For now they have remained under the radar, but you can bet once they have completed the process of being registered, the Big Brothers and Sisters of St Lucia will undoubtedly become a household name.
Big Brothers and Sisters consist of individuals from various backgrounds and social status—attorneys, judges, media personnel, sportsmen, policemen, teachers and the list goes on.
President of the Big Brothers and Sisters, Janice Hector who works in the criminal justice department, pointed that because the group has not been formally registered they have a low profile, however, people are getting to know about them through word of mouth.
Recently this group of some 33 do-gooders, organized a sports meet on the Gros Islet Playing Field for individuals at the Boys Training Centre (BTC) in Massade, where they continue to maintain a close relationship. In fact, this event marked their yearend activity for the BTC.
Proceedings got underway with a march pass from the BTC to the Gros Islet Playing Field. It was a fun filled day, which the boys and volunteers totally enjoyed. The day’s activities included the lime and spoon race, three legged race, sack race, bead and thread race, tug of war, 100 metre relay and obstacle course.
There were four teams competing in these events with the Blue Team under the direction of STAR reporter Alisha Ally coming out on top. The Red team placed second followed by the White Team then the Yellow Team.
Hector said: “The intent of the sports meet is to enhance our socialization skills, help us mesh and bond with the boys so we have a better relationship with them.”
For Hector it’s the first time being at the forefront of an association and she’s enjoying the experience.
“I enjoy being around young people and my colleagues who are part of this group,” she said. “I see this as a learning experience and a wonderful opportunity to give back to the community.”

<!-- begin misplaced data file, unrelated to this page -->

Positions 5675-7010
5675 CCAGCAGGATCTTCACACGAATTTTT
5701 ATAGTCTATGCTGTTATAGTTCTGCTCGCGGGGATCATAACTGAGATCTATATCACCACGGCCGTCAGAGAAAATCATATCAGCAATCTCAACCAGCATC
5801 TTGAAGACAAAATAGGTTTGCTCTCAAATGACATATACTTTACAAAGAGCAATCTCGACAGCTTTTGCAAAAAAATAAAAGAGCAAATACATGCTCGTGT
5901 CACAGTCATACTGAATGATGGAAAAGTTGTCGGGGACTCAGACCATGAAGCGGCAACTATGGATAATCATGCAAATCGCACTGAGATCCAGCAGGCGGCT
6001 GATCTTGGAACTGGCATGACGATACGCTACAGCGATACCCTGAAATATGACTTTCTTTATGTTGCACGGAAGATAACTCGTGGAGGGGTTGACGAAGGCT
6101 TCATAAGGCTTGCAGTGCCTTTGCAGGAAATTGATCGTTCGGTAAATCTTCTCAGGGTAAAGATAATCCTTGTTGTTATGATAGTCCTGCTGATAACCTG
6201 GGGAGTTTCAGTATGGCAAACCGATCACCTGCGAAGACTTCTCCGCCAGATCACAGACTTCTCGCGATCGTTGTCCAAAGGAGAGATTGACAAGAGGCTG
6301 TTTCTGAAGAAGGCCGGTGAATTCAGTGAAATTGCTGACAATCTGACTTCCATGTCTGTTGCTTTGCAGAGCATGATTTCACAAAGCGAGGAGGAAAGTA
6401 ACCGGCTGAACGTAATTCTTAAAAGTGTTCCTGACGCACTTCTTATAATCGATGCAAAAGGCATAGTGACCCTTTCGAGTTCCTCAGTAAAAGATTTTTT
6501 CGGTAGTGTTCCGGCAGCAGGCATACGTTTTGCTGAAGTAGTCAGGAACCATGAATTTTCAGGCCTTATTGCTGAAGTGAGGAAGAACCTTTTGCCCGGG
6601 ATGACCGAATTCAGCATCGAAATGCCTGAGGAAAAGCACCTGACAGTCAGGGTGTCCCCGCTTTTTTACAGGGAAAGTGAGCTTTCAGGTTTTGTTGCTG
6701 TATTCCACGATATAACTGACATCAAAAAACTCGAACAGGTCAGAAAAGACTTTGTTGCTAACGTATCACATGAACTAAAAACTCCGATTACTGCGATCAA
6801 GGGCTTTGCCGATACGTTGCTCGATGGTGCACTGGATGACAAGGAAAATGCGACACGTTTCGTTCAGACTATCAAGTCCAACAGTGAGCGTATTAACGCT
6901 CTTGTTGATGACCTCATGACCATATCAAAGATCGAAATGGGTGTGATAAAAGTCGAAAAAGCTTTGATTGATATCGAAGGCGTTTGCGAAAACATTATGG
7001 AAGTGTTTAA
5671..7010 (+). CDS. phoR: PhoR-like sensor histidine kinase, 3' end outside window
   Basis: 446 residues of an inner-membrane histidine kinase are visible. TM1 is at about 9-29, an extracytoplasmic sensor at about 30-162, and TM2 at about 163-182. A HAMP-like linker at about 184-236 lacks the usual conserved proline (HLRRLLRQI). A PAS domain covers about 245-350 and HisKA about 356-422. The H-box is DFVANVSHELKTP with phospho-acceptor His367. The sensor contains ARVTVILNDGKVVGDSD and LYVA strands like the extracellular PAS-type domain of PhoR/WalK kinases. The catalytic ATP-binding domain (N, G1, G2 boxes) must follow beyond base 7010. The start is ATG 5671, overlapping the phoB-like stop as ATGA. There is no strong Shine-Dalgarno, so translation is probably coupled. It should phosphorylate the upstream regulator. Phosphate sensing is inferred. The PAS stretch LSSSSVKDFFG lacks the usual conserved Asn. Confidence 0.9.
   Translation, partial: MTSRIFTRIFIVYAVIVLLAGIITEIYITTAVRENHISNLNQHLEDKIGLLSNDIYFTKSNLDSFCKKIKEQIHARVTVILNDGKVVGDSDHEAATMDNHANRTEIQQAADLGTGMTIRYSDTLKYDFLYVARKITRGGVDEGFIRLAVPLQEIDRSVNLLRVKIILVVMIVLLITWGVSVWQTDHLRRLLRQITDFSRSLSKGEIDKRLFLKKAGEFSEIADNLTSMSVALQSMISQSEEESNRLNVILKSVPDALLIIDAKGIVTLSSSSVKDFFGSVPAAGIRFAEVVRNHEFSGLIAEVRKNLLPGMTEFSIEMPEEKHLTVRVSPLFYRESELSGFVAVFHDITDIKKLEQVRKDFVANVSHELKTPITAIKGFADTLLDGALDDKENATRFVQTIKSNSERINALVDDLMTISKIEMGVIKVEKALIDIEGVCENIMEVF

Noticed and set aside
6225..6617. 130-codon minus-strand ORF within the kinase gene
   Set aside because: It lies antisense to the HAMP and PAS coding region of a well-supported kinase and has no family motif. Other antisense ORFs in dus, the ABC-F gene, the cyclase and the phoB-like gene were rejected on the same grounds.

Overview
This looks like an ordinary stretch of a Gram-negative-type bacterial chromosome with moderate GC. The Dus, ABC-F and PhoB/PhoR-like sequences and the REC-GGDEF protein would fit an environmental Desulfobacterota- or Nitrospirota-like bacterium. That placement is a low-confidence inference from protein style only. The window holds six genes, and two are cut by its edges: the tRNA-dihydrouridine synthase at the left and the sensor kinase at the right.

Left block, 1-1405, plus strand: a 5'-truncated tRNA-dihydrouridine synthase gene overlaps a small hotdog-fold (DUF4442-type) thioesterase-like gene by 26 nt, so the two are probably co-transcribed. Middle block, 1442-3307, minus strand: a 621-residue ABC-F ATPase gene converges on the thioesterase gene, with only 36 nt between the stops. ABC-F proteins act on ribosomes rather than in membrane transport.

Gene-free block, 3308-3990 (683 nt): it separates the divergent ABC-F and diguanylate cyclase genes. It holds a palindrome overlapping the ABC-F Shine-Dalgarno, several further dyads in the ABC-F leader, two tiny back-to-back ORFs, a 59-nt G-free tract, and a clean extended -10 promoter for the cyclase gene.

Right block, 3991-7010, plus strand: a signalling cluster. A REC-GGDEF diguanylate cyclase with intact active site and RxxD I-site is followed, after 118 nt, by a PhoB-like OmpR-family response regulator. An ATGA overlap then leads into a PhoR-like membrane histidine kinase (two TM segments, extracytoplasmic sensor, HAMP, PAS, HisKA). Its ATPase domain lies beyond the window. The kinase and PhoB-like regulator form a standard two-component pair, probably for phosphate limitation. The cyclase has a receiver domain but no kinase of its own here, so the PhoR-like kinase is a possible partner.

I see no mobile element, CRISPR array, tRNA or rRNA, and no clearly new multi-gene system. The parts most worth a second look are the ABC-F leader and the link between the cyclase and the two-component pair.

Hector is counting on others doing the same.
“I would like to encourage individuals who feel they have a contribution to make especially when it comes to our young men,” she said. “We concentrate mainly on them because we realize young men are coming to the criminal justice system so we are trying to rescue them before things get out of hand.”
Manager of the BTC, Leonard Terrance, feels the sports day achieved its objective in getting the youngsters to interact in an activity be it sports or any social engagement.
“Anything that engages the boys in a very sportsman like manner and gives them that time out with each other and persons who really care and want to assist in any way possible is greatly appreciated,” he said.
How important is it for the boys to have this kind of interaction on a frequent basis?
He replied: “If we want to look at the rehabilitation of the boys it takes into consideration even recreational activities. It’s important in the sense that the boys don’t feel they are being locked up in a prison like system. They go out and enjoy themselves with some prominent persons in the community and feel part and parcel of the community and not just locked up as outcasts or ‘throw away’ kids.”